Published by Little, Brown and Company, 2015
- Trials (Witchcraft) $z Massachusetts $z Salem $y 17th century.
- Witchcraft $z Massachusetts $z Salem $x History $y 17th century.
- Women $z Massachusetts $z Salem $x History $y 17th century.
Summary: A thorough, clear-eyed, and penetrating look into one of the most infamous incidents in early American history.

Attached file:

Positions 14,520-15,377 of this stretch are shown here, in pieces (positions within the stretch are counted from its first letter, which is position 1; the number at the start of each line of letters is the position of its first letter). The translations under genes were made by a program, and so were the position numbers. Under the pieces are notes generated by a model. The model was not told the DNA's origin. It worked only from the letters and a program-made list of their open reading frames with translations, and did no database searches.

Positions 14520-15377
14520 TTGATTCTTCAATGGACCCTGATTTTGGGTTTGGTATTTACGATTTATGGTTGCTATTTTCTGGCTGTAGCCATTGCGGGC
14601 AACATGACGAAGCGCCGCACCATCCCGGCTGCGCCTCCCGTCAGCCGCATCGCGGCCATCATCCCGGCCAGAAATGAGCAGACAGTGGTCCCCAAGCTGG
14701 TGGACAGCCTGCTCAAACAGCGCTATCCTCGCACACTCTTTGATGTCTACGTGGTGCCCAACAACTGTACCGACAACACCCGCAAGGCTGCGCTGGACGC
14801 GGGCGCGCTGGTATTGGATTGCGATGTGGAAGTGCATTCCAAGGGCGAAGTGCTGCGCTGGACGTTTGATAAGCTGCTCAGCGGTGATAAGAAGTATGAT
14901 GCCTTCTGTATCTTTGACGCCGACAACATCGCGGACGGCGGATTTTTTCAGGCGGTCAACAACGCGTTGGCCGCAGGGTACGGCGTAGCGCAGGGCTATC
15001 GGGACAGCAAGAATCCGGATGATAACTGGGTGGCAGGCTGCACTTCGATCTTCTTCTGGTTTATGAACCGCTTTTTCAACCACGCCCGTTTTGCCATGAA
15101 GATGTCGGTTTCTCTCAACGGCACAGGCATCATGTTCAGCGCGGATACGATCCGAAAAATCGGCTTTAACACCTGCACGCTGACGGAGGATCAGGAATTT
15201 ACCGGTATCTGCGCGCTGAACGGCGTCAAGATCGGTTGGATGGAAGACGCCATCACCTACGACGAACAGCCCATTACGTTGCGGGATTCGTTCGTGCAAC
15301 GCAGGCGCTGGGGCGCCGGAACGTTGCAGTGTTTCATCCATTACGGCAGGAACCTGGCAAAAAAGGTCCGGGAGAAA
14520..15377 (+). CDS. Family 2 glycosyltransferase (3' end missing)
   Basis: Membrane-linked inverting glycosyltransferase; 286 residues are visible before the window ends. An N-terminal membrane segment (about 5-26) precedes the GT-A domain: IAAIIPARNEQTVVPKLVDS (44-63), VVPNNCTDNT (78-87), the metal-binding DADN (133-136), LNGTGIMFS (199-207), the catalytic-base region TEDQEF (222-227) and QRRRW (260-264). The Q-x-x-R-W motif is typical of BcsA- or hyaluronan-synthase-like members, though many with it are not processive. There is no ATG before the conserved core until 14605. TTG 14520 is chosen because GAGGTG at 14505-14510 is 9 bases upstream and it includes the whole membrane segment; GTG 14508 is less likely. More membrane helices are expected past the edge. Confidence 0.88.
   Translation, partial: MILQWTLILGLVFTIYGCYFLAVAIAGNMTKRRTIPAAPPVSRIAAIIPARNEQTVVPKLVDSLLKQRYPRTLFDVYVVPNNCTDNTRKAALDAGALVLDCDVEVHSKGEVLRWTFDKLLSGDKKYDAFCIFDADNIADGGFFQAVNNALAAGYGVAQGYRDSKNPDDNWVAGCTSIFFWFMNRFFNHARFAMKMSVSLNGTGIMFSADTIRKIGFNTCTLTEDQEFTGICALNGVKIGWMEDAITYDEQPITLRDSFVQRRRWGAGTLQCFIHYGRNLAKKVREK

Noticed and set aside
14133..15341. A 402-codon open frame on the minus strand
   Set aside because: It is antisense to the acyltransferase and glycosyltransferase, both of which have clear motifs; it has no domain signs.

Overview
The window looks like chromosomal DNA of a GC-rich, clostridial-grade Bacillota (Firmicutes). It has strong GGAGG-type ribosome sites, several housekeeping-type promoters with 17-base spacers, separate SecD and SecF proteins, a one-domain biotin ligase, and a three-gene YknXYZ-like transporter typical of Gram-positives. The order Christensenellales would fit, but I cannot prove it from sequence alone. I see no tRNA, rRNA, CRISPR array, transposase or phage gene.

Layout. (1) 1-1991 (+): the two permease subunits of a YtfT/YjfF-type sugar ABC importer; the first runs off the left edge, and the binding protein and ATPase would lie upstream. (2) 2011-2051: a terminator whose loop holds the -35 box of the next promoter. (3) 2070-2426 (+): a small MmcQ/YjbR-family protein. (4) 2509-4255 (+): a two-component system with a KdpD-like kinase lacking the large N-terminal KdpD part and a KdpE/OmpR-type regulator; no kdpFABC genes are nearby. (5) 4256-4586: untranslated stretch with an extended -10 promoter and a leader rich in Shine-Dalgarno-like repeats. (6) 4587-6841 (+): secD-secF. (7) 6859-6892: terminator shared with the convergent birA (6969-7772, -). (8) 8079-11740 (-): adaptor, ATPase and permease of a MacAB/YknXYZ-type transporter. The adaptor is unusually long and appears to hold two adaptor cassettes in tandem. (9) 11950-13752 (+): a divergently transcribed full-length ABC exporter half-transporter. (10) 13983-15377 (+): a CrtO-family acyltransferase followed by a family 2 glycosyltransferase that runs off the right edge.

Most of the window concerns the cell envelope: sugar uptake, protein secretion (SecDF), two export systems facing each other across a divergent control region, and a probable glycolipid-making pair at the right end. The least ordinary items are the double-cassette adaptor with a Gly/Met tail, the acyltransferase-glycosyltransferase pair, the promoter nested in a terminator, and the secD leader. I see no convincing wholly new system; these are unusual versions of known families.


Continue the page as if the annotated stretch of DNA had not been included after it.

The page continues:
Thoughts: This was not a light or quick read for me. Even at the end of 417 pages, I feel that I’ve only brushed the surface of the events, barely developing a grasp on understanding the political and social forces. While the author clearly relishes historical discovery, this relish is not always communicated to the reader (in the sense of passed on to). This is not a book for those interested in the subject purely for its sensational aspects; those readers will quickly find their attention waning as the narrative wends its way through sociopolitical structures, the effects of 17th century Puritanism on adolescent psychology, and gender constructs. Readers who stick with the book through to the end will be rewarded by a deeper understanding of the infamous Salem incident, and perhaps gain some insight into how the events of 1692 may contain lessons for current times as well.